Although traditionally claimed to have been written by Joshua himself, the virtual consensus of modern biblical scholarship recognizes that the Book of Joshua was almost certainly a literary product composed centuries after the events it depicts. One key set of evidence for this latter view concerns the oft-repeated phrase 'to this day' (Joshua 6:25, 7:26, … Continue reading Examining the functions of etiological markers in Joshua
The grim account of Elisha and the taunting youths is a common point of discussion in relation to the morality of Elisha's character, and to some extent, Yahweh's, since it was the latter who bestowed Elisha with prophetic status and divine empowerment. My article attempts to nuance this discussion in the following ways: by reorientating … Continue reading Elisha’s Character according to the Deuteronomist
In the 2nd chapter of 2 Peter, the author* vividly paints Noah and Lot as lone paragons of virtue in their respective communities: 5 if he did not spare the ancient world when he brought the flood on its ungodly people, but protected Noah, a preacher of righteousness, and seven others; 6 if he condemned the cities of Sodom and … Continue reading Interrogating 2nd Peter’s Idealized View of Lot’s Character
A common view in churches goes as follows: The Hebrew Scriptures has prophets that make predictions about the future.They predict Jesus.The New Testament fulfills these predictions and verifies the accuracy of the predictive claims. Let's observe carefully the intertextual relationship between the NT and the Hebrew Scriptures before we evaluate the view above. Matthew 2:15 … Continue reading The ‘predictions’ of the Hebrew Scriptures read retrospectively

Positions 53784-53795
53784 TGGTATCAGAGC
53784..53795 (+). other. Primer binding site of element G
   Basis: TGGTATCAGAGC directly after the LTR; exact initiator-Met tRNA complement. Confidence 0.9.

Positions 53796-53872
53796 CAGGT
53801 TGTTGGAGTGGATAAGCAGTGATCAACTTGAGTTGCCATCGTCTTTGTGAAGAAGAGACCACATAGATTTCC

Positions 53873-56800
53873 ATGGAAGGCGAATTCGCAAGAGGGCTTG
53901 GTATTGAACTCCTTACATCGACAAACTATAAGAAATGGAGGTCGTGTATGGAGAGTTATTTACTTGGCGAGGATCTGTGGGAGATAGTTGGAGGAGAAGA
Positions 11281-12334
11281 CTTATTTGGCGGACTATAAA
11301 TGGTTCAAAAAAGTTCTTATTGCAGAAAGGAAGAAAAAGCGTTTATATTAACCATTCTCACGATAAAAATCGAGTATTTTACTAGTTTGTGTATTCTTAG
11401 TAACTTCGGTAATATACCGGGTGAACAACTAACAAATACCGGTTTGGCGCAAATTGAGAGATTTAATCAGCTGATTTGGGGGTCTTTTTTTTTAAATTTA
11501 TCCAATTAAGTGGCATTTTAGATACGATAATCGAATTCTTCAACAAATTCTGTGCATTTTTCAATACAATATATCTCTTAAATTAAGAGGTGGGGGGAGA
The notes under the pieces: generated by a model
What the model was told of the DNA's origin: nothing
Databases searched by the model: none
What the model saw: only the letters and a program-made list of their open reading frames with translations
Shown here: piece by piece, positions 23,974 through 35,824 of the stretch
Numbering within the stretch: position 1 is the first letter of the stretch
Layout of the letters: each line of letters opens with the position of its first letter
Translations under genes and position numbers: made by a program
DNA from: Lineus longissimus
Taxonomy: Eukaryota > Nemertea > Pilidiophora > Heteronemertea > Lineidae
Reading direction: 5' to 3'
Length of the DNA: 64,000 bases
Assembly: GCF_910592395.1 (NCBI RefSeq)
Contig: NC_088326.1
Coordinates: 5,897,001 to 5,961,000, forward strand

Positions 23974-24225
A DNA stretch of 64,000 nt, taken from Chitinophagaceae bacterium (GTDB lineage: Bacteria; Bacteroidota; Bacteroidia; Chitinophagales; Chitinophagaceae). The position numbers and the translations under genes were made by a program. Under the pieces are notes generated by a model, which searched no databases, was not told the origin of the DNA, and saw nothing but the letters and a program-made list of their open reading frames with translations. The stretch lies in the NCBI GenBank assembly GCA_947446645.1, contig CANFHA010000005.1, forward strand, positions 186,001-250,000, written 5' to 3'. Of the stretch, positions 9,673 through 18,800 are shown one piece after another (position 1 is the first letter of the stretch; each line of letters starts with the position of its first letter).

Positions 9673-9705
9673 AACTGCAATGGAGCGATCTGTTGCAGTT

In Mark 15: 46 – 16: 3 we read an account of Jesus’ burial and the subsequent visitation: So Joseph bought some linen cloth, took down the body, wrapped it in the linen, and placed it in a tomb cut out of rock. Then he rolled a stone against the entrance of the tomb. Mary … Continue reading Exploring authorial intent in the Gospel of Peter
I found some interesting insights on how music and worship was understood and practiced in the early church from Lee McDonald’s paper: “The Odes of Solomon in Early Christianity: Reflections on Scripture and Canon”, in the book Sacra Scriptura: How “Non-Canonical” Texts Functioned in Early Judaism and Early Christianity p.108 – 136. McDonald points out that many … Continue reading Was there an extinguished ‘musical canon’ in the early Church?
In the epistle of James, we read this: 10 Brothers and sisters, as an example of patience in the face of suffering, take the prophets who spoke in the name of the Lord. 11 As you know, we count as blessed those who have persevered. You have heard of Job’s perseverance and have seen what … Continue reading Did James Understand Job according to Scriptures or Jewish Tradition?
In the NRSV’s translation of Genesis 1:21, we read: So God created the great sea monsters and every living creature that moves, of every kind, with which the waters swarm, and every winged bird of every kind. And God saw that it was good. Compare this with the KJV, NIV and ESV . The KJV renders ‘great sea monsters’ as ‘great … Continue reading When Biblical Translations De-mythologize